The bid to host the 2017 Africa Cup of Nations (Afcon) could turn out to be a pipe dream for Zimbabwe whose infrastructure does not meet important CAF requirements.
BY MICHAEL MADYIRA
Strong lobbying to be granted hosting rights by the Confederation of African Football (CAF) has started, with a seal of approval for the bid coming from President Robert Mugabe.
Bid submissions close on September 30, after which CAF will name the hosts next April.
However, Zimbabwe’s bid is laced with glaring shortcomings.
One of the requirements by CAF is that aspiring hosts must have staged other continental competitions that include the African Nations Championship (Chan), the Under-17and 20 Championship as well as the Women’s Football Championship.
Zimbabwe has hosted none and this could seriously jeorpadise their chances of being okayed by CAF.
So far, the strongest candidacy has emerged from East Africa where Kenya, Tanzania, Rwanda and Uganda have declared interest.
Rwanda has an edge over Zimbabwe after meeting CAF pre-requisites with a track record of hosting the 2009 African Under-20 Youth Championship as well as the 2011 African Under-17 Championship.
Rwanda wants to stage it together with Kenya and Tanzania and the countries have already contacted each other on the opportunity.
The 2016 Chan tournament will also take place in Rwanda who have already started revamping their infrastructure which was already improved when they hosted the youths tournament.
Kenya has better football facilities than Zimbabwe.
Also favouring East Africa is the fact that Afcon was last staged in that region 38 years ago with only Ethiopia hosting the tournament thrice before.
Zimbabwe could also be undone by the fact that of the last three Afcon editions, two have been held in Southern Africa and CAF would prefer it to be held elsewhere.
Mali, Ghana and Egypt have also declared contention to welcome the continental showcase in 2017 and all have ready infrastructure after having hosted before.
With less than three years to go before the 2017 Afcon kicks off, CAF is likely to give hosting rights to a country with established infrastructure that include stadiums, training grounds, road, rail and air transport networks that meet modern standards.
In a bid to improve its chances, Zimbabwe is courting neighbouring countries with the view of co-hosting the tournament.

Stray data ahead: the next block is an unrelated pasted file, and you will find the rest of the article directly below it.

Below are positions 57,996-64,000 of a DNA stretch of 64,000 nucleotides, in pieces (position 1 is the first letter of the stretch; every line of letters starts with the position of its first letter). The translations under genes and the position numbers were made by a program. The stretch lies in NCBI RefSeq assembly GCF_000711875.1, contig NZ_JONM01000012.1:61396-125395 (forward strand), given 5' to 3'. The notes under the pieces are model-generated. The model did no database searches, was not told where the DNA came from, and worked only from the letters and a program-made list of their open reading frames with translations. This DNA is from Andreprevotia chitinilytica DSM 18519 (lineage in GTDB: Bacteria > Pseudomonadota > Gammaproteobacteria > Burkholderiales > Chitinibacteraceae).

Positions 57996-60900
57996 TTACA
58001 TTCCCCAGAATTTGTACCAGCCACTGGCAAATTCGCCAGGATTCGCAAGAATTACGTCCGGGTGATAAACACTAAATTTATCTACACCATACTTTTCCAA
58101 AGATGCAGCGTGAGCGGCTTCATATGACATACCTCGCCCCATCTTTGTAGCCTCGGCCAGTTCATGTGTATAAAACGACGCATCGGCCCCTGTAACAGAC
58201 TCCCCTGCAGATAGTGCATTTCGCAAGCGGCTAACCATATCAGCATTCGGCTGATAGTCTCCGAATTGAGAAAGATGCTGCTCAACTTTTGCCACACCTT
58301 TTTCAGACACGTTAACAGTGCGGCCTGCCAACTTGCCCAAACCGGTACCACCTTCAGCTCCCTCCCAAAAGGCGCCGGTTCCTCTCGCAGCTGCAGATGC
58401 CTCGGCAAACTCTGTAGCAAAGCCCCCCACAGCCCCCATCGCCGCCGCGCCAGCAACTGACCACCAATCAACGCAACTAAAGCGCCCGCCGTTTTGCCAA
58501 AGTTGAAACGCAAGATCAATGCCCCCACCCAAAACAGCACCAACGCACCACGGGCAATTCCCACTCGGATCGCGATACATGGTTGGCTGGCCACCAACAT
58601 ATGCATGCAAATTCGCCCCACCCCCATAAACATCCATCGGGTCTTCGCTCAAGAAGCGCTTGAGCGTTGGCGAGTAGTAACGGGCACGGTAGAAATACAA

But no southern African country has so far expressed interest to co-host the 2017 tournament.
Zifa’s pushing of several government ministries for the hosting of Afcon when it is doubtful Zimbabwe can be granted the rights, has been interpreted in some quarters as a bid to divert attention from their glaring failings in the running of the local game.
But the association’s spokesperson Xolisani Gwesela insists Zimbabwe is ready to host the continent.
“We have always said that Zimbabwe is interested in having Afcon here,” said Gwesela.
“Zimbabwe has the capacity to host major events. Look at the 1995 All-Africa Games, 2009 Cosafa Cup and in December the Region V Games will be held in this country. If people from all walks of life join hands and work together, it will always happen.”
Tourism and Hospitality Industry minister Walter Mzembi is also hopeful that Zimbabwe will welcome the continent in 2017.
“Sports events are a magnet of tourists and spectators in the stadiums are my market [tourists]. We want to make sure they are comfortable. Right now we need each other for a successful hosting of Afcon. Zimbabweans want to move forward and I am happy the general public is with us in this,” said Mzembi.
It would however take a substantial amount of money and work to give a facelift to the country’s poor football facilities.
Only the National Sports Stadium would require less work although its grandstands would require bucket seats.
Renovating Barbourfields to meet world-class standards would require a complete overhaul of the stadium.
When 2000 Afcon hosting rights were taken away from Zimbabwe, CAF described Mutare’s Sakubva Stadium as “just a hip of sand” and it has deteriorated even further since then.
As for Ascot, it needs to be constructed from scratch while the same could be said about the Colliery in Hwange as well as Mandava or Maglas in Zvishavane.
There would also be need for the construction of new hotels in those cities in a space of two years.
The country is served by just two international airports, which could create congestion for travelling teams and fans.
A budget of not less than US$300 million would be required but Zimbabwe is battling with a bleeding economy.